German has many different names for the soccer ball. It's called everything from pill to marble, leather, egg, pock or cherry. You'll also hear on the field: "Hau die Kirsche rein, du Pfeife!" which literally translates as: "Kick the cherry in, you whistle!" Even though the referee has the whistle, he's not the one who's being encouraged to score a goal, but rather a weak player.
Military influence: 'Marksmen' and 'canons'
Many of the soccer terms in German come from the military language of the German Empire when the game was introduced to the country. For instance, the member of the Bundesliga (the national soccer league) who "shoots" (schiessen) the most goals is called the "Torschützenkönig" (goal champion marksman) and is awarded the "Torjägerkanone" (goalgetter canon).
'Gate' deemed prettier than 'goal'
German teacher Konrad Koch not only imported soccer from England to Germany in the 19th century, he also created the vocabulary for it. After all, the terms were originally in English. In 1903, he wrote in his "Regelheft" (rule book): "We'll replace that ugly foreign word 'goal' with 'Tor' (gate)." But that didn't help the German national team in a match against England in 1909; they lost 0:9.
Germany's oldest club: BFC Germania 1888
Crafting special German terms for soccer was supposed to make it more popular, as many Germans were opposed to the game in the beginning. They preferred the stricter, more military-like regimen of gymnastics. Many said that the physical movement to "shoot a goal" was "ugly." Gymnastics teacher Karl Planck ranted in 1888 that it was "Fusslümmelei" (slouching or sprawling about with one's feet).
Nationaltorhüter vs. Nati-Goalie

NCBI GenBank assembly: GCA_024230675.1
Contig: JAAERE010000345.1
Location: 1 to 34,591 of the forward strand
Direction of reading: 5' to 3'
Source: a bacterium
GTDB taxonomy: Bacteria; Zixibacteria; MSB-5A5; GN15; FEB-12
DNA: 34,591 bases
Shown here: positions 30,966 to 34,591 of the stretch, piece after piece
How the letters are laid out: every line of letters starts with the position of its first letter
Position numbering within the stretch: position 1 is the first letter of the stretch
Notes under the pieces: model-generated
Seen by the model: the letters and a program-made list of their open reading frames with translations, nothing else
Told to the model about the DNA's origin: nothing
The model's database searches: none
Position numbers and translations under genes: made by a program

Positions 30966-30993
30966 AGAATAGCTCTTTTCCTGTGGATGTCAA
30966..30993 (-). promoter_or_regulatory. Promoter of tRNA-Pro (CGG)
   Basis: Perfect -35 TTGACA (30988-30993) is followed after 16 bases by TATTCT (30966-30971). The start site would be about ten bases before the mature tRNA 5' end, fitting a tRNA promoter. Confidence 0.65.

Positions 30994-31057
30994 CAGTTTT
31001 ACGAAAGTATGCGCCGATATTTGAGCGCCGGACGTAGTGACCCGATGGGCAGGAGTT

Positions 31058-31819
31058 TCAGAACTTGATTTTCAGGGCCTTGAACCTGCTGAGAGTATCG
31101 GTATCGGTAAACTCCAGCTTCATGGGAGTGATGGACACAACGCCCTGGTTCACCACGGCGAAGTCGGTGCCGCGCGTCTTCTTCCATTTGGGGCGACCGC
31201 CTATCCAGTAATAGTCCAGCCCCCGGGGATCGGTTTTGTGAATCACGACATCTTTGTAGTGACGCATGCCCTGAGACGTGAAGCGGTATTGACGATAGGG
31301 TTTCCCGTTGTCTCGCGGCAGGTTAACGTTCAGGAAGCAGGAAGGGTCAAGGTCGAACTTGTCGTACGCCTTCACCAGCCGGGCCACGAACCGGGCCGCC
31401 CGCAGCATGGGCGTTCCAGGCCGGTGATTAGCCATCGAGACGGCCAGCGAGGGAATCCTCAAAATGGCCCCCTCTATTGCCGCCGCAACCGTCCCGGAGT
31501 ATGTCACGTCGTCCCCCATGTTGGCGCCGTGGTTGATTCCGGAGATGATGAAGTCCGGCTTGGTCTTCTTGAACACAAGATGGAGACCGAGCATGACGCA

Many of the terms Konrad Koch wrote in his 1903 rule book are still used today in Germany. That's in contrast to Austria and Switzerland, where they use many of the original English terms. While Manuel Neuer is the German "Nationaltorhüter" (national gatekeeper), his Swiss colleague Yann Sommer (shown here in the green uniform of his Borussia Mönchengladbach club) is called "Nati-Goalie."
A square thing called shack, hut, box
World champ coach Sepp Herberger once summed up the game: "Das Runde muss ins Eckige" (the round thing has to go into the square thing). And there are plenty of names for the "square thing": a forward scores a "Bude" (shack) or "Hütte" (hut). He may also sink the ball ("den Ball versenken"), shoot past the goal ("verballern") or bang the ball into the meshes ("den Ball in die Maschen knallen").
An everyday expression: 'Pulling the ass card'
One may "get the short end of the stick," or have bad luck, but in German, it's a bit more crude: "die Arschkarte ziehen" is literally, "pulling the ass card." Such expressions have trickled into everyday language. In the game, so as not to mix the cards up, the ref often pulls the yellow card from his breast pocket, and the red card from his "butt" or "ass" pocket: hence the expression.
Enthusiastic 'player women'
No, the "Spielerfrauen" are not female soccer players. They are the wives and girlfriends of the players, such as Cathy Hummels (center), the wife of German central defender Mats Hummels. It's rather derogatory, reducing the women to being their husbands' sidekicks. It's not much better in English: "WAGs" is the acronym used to refer to the wives and girlfriends of professional athletes.
Creative with words: the 'casserole kids'